Big Box Home Improvement Store Scorecard

A comprehensive study of 2000 consumers who shopped and made purchases from Home Depot, Lowes and Menards Big Box stores in 2006 has just been completed by Minneapolis, Minnesota based building materials research firm Market Resource Associates, Inc. (MRA)

Consumer respondents had to shop in at least 2 of the chains to qualify for participation and were not paid anything for their cooperation. The out-bound telephone protocol was administered to 56 markets within the 48 contiguous United States between July and October of 2006. The markets and resulting quotas were selected based upon housing activity in 2005. Further, the results of this latest study were compared to results from the same study undertaken two years ago.

In the 122 page comprehensive report, the 3 competitors are rated on 29 different product categories to determine which types of consumers shop for which types of materials at which chains. The 3 chains are also rated against 11 very specific attitudinal criteria. These criteria include but are not limited to:

,,« The store is the absolute best value for my money

,,« The store is the place I get the most useful help when I need it

,,« The store values me as a customer

Also studied was¡K which chains do consumers enter and in which do they actually purchase? In this regard, Home Depot has slipped; Lowes and Menards have improved over the previous study. In fact, Menards is the highest rated chain for the entered / actually purchased category. When consumers go to Menards, they know and find what they want. Slippage can be caused by consumers not finding the items they were looking for, as well as not being able to find assistance from store associates, among other reasons.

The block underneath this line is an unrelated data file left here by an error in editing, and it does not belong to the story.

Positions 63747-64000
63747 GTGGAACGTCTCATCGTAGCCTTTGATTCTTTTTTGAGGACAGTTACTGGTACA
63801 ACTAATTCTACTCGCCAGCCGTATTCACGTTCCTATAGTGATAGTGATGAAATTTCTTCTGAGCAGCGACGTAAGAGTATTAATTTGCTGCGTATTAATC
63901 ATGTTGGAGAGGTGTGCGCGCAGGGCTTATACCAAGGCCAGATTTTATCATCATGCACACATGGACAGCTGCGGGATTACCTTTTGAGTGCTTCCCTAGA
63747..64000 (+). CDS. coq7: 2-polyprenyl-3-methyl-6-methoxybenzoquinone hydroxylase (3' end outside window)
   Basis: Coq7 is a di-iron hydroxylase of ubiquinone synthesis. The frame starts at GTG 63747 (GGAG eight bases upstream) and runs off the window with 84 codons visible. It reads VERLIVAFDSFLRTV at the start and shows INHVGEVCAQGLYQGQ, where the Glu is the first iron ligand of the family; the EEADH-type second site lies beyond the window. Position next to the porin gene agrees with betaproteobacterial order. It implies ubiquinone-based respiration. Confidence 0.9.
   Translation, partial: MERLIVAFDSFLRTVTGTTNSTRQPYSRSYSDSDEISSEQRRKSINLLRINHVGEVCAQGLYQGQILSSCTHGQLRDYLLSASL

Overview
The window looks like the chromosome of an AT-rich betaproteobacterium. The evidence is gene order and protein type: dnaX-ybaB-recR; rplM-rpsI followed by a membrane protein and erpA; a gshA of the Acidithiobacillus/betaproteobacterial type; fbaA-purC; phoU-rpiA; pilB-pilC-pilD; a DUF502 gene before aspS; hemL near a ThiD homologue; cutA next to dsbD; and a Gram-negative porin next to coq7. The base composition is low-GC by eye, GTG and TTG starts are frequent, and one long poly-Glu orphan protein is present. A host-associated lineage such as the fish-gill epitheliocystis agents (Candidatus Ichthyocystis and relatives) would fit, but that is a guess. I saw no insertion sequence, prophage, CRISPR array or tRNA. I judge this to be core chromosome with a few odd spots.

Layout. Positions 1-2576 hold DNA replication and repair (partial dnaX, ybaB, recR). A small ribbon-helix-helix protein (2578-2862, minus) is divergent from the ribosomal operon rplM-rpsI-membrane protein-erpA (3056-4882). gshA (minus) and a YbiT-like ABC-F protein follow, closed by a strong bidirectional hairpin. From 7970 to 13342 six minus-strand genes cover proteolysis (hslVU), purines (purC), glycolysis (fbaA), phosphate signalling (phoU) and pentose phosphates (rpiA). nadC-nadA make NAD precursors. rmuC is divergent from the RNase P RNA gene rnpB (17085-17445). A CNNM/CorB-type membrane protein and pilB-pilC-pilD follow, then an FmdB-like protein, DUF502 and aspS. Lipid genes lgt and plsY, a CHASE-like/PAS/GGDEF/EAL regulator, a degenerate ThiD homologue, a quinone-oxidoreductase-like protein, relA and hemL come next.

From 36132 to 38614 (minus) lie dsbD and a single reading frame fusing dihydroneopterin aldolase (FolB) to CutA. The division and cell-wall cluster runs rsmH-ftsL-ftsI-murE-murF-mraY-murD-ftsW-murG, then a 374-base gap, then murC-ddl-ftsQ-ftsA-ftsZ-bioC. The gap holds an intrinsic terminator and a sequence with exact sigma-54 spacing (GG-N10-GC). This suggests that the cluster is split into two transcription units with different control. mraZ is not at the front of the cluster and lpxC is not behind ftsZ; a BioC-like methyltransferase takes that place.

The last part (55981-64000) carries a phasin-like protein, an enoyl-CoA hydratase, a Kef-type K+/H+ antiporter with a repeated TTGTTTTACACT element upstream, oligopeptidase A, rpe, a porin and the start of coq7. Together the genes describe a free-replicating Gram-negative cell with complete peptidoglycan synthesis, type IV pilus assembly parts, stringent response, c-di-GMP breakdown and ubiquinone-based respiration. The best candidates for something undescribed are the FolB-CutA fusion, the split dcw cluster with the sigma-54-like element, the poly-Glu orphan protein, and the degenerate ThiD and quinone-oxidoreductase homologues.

As lumber and related items tend to define the Big Box home improvement chain, a loss was noted at all chains in the number of lumber purchasers from the 2004 to the 2006 studies. Home Depot had the largest decline, followed by Menards and then Lowes.

In another category noted for larger projects ¡V rough electrical ¡V Home Depot lost over 40% of its previous purchasers, to Lowes losing 23% and Menards experiencing no change.

One must ask if consumers are becoming less involved in larger projects where these two product types would play a heavy role, or are they seeking other venues for their purchasing? Generally, as the housing market declines, which is true of many areas studied, larger Do-It-Yourself projects flourish as homeowners tend to add on or fix up their existing homes. This is not seen as the case from the data presented.

John Cashmore